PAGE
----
Eleanor White at Matteawan Gallery, Beacon, NY

Matteawan Gallery is presenting “It’s About Time” a solo exhibition of the work of Eleanor White. On display is the kinetic wall sculpture “Continuous Timer”. This work is comprised of hundreds of glass and sand timers arranged on a spinning wheel. Featuring a high order of rotational symmetry by adding movement this piece references the infinite symmetries found in circles.
The constant re-leveling of the sand within each glass timer breaks the symmetry with the introduction of the concepts of gravity and equilibrium.
“Continuous Timer” is one of the best examples of a work of art using mathematics as a metaphor for time and relativity that I have seen.
Susan Happersett
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Flat File Show at Matteawan Gallery – Beacon, NY

The Matteawan Gallery in Beacon New York is currently exhibiting the work on paper of 17 diverse artists. Two of the artists, Greg Slick and Eleanor White, use geometric themes while exploring unique textural elements.

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Untitled 10 (“Fieldwork” series), Greg Slick 2016, Acrylic on used sand paper

This composition by Greg Slick features a 2 by 4 checker board grid centered on a square background made up of four pieces of used sandpaper. The proportions for hard-edge minimal painting is inspired by the dimensions of ancient archeological sites. There is an interesting dichotomy between the spare black and white grids and the rich, almost suede-like, surfaces of the used sandpaper.

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“Untitled 2015”, Eleanor White, 2015 pulverized roses, cocoa powder and paint

Eleanor White uses pulverized rose petals and cocoa powder to explore the properties of square grid overlapping circles. This work features complete and incomplete circles of the type in which each circle has four other circles intersecting at points with equal 90 degree arc lengths. White’s use of materials underscores the organic nature of circular formations.

Although all of the artists in this show work in very different themes and media, there is an underlying similar sensibility to the work. The gallery presents a cohesive experience of thoughtful and sensitive work that is not often seen in such a large group show.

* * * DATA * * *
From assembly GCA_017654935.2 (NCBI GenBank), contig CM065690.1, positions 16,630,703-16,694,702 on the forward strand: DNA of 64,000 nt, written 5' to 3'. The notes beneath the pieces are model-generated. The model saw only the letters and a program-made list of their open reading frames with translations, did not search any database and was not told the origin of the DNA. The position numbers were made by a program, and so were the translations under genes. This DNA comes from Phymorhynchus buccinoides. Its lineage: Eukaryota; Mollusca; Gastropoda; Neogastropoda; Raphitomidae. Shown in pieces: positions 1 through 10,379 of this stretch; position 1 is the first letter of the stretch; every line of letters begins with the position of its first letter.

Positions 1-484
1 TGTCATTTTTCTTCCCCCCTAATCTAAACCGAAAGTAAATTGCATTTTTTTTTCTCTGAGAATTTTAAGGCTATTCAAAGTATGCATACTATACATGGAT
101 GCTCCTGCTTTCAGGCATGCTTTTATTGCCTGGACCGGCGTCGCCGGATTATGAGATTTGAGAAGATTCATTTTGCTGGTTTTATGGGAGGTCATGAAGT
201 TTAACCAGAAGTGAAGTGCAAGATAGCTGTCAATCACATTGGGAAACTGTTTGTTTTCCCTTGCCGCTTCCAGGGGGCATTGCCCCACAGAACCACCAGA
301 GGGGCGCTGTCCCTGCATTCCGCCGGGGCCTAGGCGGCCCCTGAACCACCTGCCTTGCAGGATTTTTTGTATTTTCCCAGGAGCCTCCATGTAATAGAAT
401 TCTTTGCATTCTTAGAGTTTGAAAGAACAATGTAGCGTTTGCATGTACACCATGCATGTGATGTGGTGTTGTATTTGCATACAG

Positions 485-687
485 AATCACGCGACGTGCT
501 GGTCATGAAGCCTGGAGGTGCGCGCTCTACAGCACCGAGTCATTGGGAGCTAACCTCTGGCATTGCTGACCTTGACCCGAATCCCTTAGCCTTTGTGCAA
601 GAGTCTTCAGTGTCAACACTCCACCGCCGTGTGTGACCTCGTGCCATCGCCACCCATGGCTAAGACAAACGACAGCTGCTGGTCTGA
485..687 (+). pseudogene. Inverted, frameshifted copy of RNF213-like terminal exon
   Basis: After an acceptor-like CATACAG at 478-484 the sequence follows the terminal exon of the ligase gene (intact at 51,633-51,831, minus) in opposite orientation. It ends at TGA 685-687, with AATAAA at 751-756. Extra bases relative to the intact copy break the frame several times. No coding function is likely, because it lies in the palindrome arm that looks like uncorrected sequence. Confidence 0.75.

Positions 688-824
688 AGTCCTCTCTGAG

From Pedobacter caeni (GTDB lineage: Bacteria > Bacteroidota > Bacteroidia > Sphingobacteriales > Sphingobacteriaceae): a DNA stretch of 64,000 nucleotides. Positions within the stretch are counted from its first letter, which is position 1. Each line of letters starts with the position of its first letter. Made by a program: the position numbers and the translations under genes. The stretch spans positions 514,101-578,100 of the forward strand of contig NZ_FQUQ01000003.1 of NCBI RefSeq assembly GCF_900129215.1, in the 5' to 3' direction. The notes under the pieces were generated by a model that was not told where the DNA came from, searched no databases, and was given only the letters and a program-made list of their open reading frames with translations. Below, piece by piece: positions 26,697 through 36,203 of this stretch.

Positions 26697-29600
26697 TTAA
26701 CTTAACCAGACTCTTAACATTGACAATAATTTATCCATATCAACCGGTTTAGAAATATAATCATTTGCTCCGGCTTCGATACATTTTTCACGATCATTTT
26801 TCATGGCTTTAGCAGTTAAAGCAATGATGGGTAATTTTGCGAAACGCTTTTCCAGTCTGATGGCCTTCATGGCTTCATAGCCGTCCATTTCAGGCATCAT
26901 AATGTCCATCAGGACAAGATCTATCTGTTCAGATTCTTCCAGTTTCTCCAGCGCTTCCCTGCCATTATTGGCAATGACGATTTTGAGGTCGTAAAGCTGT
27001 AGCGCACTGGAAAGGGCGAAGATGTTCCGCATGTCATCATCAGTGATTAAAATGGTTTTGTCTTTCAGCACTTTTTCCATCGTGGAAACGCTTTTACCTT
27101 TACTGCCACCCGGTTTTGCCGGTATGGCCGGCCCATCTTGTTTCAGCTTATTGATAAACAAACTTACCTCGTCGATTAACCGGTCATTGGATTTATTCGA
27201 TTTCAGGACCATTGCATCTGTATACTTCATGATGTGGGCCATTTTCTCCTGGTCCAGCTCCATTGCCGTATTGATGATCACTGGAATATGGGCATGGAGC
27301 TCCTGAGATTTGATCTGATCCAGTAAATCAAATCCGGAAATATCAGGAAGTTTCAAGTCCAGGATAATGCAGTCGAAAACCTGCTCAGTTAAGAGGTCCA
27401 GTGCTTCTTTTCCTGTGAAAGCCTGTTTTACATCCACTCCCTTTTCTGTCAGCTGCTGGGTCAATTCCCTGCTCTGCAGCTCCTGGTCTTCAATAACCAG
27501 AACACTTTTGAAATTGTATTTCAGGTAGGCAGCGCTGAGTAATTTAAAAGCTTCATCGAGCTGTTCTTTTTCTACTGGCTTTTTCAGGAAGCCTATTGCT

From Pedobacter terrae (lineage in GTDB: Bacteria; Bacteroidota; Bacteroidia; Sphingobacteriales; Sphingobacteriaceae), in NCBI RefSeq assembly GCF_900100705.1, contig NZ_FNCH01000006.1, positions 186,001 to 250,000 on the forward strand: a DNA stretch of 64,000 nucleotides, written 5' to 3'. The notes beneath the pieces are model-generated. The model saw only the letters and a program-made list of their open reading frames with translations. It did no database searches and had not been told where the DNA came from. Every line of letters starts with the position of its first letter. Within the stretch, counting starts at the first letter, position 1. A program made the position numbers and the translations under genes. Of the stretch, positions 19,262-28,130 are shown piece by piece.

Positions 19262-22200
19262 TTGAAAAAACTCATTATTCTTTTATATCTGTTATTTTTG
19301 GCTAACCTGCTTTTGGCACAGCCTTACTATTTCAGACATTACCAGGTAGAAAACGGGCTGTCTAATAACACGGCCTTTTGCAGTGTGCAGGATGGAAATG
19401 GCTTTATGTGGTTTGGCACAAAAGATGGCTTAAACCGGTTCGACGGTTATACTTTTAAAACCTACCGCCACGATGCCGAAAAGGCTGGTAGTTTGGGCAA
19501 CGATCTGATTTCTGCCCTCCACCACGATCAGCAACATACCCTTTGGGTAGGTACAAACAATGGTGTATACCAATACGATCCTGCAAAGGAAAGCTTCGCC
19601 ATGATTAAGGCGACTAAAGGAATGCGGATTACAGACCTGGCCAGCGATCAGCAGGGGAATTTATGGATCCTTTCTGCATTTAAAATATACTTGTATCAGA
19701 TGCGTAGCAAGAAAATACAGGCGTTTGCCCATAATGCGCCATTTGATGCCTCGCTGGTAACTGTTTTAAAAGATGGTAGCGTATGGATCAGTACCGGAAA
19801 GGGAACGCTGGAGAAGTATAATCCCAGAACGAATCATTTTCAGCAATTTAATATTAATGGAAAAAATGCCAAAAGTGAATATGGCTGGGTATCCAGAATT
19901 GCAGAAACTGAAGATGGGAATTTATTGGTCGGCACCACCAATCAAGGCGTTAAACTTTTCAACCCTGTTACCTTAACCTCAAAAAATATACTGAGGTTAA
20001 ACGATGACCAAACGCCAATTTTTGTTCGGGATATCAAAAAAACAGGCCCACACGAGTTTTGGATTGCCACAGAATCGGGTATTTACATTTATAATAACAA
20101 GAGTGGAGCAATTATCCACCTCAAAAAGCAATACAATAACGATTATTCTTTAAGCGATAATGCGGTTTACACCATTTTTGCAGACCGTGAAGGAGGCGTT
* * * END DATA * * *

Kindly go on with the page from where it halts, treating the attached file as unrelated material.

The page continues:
Susan Happersett

Eleanor White at Matteawan Gallery

I have written about art in a variety of mediums, ¬†but Eleanor White’s recent work on paper currently on display at the Matteawan Gallery in Beacon, NY is probably the most unique. White incorporates crushed egg shells and wood ash into paint resulting in a beautiful but gritty texture. Minimalism and 1960’s and 1970’s design are references for the artist and lead to the geometric qualities of the work.

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“Untitled” 2015 eggshells, wood ash and paint on paper
Picture courtesy of the artist and the gallery

In this first drawing, “Untitled” from 2015, there is the obvious reflection symmetry with the line of symmetry running vertically through the center of the work. There is also the interesting visual effect of the thickness of the parallel bands of color. Narrow vertical section blend into thicker horizontal bands.

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“Untitled” 2015 Eggshells wood ash and paint on paper
Picture courtesy of the gallery and the artist

This next drawing is all about circles. It features a top layer of a 2 by 5 grid of slightly overlapping sets of 4 concentric circles. Each circle composed of dots of ground egg shells. The inner circles have 13 dots, then 20, 27 and finally 34 dots in the outer circle. The underlay of circles is a 3 by 6 grid of solid circle. The 2 by 5 grid packs elegantly on top of the 3 by 6 grid. It is an excellent illustration of how the proportions 3:6 relate to the proportions of 2:5.

White’s work has a lot of geometric and numerical mathematical elements. There is also a more subtle theme in the shapes of the tiny bits of crushed egg shells. The original oval 3D shape of the egg has been fractured and spread across the flat plane of the paper. But if you look closely you can still see tiny bits of the curved planes. These optical remnants of the original eggs give these drawings a complex surface that is inspired.

Susan Happersett